She says a policy of mandatory vaccination is, unlike discrimination, based on something you have no control over, such as sex, gender, race, age, etc.

“To remain unvaccinated is a choice (assuming it is easily available to you). As I understand it, no-one is going to be forced to vaccinate, but unvaccinated people will not have as much access as those who are,” says Goldstein.

She also believes that vaccination could alleviate the fears that many people have around the safety of Covid-19.

On whether companies and institutions will be in a space where they can accommodate "non-vaxxers", who choose not to vaccinate for whatever personal reasons, she said if vaccination only affected the individual, then this would be reasonable.

“But not vaccinating infringes on many collective rights and risk of the whole society to additional illness, blocking of hospitals, potential other variants, vulnerable people (such as elderly, and those with cancer) having increased exposure and risking severe disease and death.”

South Africa - Cape Town - 2 August 2021 - One of the new purpose-built vaccination stations at Khayelitsha Hospital. To help ramp up the COVID-19 vaccine rollout in South Africa, especially during the third wave, the Cipla Foundation has built innovative, movable vaccinations stations using shipping containers. The first three mobile vaccine stations were rolled out to Khayelitsha Hospital, Eerste River Hospital and Community Clinics at Vanguard. These sites have the capacity to vaccinate up to 300 people per day. Picture: Henk Kruger/African News Agency(ANA)

Meanwhile, Wits University and the University of Johannesburg (UJ) have adopted a mandatory Covid-19 vaccination policy.

UJ spokesperson Herman Esterhuizen says that at a meeting on November 25 , the university council resolved that all of its campuses and facilities will be mandatory vaccination sites from January, 2022.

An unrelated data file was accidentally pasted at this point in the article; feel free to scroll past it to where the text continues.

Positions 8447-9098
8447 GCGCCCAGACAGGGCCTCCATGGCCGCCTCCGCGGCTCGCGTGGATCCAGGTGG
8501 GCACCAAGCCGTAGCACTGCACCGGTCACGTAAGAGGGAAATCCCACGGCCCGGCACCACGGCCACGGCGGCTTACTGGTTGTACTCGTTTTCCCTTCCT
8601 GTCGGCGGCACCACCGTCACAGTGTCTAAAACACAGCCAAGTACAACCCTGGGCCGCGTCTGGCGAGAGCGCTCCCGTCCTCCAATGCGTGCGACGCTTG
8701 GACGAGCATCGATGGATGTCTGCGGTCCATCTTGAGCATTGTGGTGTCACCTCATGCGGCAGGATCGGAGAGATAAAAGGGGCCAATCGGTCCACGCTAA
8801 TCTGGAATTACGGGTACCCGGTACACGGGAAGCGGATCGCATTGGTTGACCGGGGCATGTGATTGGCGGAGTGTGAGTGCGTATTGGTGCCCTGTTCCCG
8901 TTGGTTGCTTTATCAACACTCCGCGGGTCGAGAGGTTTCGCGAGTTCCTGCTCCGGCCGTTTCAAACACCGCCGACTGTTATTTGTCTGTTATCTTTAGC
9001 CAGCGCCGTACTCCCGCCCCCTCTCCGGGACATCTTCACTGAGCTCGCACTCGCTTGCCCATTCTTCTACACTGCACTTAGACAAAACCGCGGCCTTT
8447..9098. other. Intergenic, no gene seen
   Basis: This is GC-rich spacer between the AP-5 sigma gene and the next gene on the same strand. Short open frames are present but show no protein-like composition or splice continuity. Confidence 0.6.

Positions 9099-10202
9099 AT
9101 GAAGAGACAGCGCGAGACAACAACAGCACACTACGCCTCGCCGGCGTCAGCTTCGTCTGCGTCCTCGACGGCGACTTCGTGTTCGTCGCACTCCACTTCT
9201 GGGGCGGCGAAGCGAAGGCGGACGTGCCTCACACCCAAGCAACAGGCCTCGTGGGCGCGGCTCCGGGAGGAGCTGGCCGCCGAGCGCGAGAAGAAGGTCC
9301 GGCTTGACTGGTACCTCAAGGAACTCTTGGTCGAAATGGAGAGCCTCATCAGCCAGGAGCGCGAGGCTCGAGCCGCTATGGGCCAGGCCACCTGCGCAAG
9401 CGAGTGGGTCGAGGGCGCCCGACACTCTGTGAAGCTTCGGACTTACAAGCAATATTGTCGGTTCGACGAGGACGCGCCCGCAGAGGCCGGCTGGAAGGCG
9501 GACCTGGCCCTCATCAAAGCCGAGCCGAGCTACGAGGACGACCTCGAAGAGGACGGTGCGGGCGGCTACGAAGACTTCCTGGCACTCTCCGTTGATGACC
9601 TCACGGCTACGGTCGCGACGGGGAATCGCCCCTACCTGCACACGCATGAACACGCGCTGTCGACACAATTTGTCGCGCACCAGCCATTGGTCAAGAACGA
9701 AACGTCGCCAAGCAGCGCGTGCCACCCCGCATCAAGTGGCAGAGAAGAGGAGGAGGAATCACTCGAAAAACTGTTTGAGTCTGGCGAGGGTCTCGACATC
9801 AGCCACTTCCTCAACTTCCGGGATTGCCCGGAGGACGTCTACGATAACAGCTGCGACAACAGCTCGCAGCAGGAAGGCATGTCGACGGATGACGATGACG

“The vaccination policy states that staff, post-doctoral research fellows and students will need to provide UJ with their vaccination status (eg first vaccination completed, or fully vaccinated) before gaining access to any campus or facility. These measures also apply to ad hoc contractors, identified stakeholders and visitors,” he says.

Esterhuizen says the outcome will ensure that staff, post-doctoral research fellows and students have optimal access to the university’s precincts for purposes of working, learning, research, laboratory and clinical work, while protecting the health and safety of the university community and its stakeholders.

He adds that exemptions based on medical or religious grounds will be considered.

“It is important to note, however, that UJ will balance the rights of individuals against the collective rights of the broader university and the surrounding community. As the collective rights take precedence, the rights of individuals may be limited, in terms of section 36 of the Constitution of the Republic of South Africa, 1996.”

The University of Pretoria (UP) has also sent out a communique to the university community regarding their planning around the return to campus and the resumption of face-to-face teaching and learning and other activities in 2022. The university has encouraged its staff and students to vaccinate.

“With the various vaccines that are proving to be effective in limiting the spread of the virus and in preventing serious illness and death... among the vaccinated population, the higher education sector is anticipating the safe return of its employees to the workplace and the re-opening of its campuses for face-to-face university activities,” says UP Vice-Chancellor Professor Tawana Kupe, adding that they strongly encourage everyone to vaccinate.

“We want everyone to vaccinate. Vaccines protect everyone’s health and significantly reduce severe illness, hospitalisation and death. Vaccines are safe. Those who have doubts or are hesitant should seek more information from medical experts, including staff from our faculty of health sciences.”

Sunday Independent